Information on which threatened, endangered, critically endangered species are present in the area may already be available if the area has been subject to regular ecological surveys from other organisations; if this data is considered reliable, it may be used to complete the NBM endangered species assessment.  If such information is not available, it is recommended that the project first uses the IUCN red list species distribution maps to get an initial impression of which endangered species are likely to be present within the project area.  However, if this data is imprecise and general, the project should then verify and evidence the presence of these endangered species within the project area. Where species which move over large areas are spotted within the project area, it can be assumed that they are present within all of the project area which is of a similar type of habitat. Only areas of degraded, converted, monoculture or artificial land should be excluded from the endangered species uplift to the NBM score in this case.

Step 5:  Monitoring NBM Scores

The project should provide information on the scores for both pristineness and endangered mammals. This information should be monitored over time with a report on progress included in the annual project report.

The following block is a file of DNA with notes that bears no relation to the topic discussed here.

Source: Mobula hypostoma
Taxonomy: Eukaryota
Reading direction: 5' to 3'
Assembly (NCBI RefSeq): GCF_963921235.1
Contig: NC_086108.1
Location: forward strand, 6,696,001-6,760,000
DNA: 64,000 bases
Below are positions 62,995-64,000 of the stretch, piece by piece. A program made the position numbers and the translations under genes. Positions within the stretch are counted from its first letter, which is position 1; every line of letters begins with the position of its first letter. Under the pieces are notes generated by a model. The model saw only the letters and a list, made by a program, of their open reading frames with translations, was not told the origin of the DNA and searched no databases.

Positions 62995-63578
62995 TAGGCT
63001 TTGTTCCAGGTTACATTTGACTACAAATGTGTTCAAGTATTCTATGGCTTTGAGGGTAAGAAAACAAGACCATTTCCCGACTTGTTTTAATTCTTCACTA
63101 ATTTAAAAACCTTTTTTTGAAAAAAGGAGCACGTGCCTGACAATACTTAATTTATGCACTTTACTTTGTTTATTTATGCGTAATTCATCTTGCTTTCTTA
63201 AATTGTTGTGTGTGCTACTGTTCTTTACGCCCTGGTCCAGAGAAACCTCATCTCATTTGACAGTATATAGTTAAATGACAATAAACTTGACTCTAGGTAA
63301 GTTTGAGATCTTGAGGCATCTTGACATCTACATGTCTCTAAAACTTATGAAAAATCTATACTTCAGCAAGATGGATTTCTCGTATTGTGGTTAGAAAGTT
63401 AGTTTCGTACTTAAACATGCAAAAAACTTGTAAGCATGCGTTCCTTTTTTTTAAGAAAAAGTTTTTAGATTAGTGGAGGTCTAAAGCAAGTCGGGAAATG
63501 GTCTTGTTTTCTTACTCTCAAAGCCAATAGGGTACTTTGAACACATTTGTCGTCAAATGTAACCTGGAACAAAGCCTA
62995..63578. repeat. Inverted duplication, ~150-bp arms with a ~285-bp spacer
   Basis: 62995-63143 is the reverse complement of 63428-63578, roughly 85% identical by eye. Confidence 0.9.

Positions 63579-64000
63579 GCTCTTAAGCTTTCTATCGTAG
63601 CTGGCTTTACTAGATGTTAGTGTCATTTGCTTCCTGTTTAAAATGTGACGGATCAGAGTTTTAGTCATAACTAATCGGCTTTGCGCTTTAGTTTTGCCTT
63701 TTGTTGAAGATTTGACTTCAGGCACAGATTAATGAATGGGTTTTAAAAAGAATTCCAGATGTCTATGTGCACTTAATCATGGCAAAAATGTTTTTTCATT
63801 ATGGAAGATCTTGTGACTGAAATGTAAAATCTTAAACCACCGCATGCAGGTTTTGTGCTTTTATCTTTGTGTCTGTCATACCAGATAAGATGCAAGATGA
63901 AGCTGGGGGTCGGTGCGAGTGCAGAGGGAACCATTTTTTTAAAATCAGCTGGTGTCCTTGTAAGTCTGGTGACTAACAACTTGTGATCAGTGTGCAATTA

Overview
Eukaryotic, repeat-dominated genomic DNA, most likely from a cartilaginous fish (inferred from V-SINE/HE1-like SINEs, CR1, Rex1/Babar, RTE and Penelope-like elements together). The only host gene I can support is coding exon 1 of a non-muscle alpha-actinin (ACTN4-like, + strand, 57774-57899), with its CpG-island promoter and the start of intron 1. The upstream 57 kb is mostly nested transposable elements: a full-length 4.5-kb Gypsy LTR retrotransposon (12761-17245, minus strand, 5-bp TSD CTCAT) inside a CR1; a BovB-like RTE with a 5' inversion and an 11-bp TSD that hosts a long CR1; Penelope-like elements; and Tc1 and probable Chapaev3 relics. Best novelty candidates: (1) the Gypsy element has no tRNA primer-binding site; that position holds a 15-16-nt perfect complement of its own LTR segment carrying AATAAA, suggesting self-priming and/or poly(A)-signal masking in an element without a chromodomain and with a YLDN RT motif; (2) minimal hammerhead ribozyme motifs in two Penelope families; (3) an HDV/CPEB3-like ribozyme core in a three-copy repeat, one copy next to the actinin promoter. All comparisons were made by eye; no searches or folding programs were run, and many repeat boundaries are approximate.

Alkemade, R et al. 2009. Globio3: A Framework to Investigate Options for Reducing Global Terrestrial Biodiversity Loss. Ecosystems 12(3), pp. 374-390.

Bailey, R.G. and H.C. Hogg, 1986. A world ecoregions map for resource reporting. Environmental Conservation,13, (3) pp. 195-202.

Food and Agriculture Organisation of the United Nations, 2000. Global Ecological Zones. Available at:

Jarrett, D, 2011. Assessing Organisational Biodiversity Performance. Available at:

Olson, D et al., 2001. Terrestrial Ecoregions of the World: A New Map of Life on Earth. Bioscience, 51, (11). Available at:

Parkes, D et al., 2003. Assessing the quality of native vegetation: The ‘habitat hectares’ approach. Ecological  Management & Restoration, 4.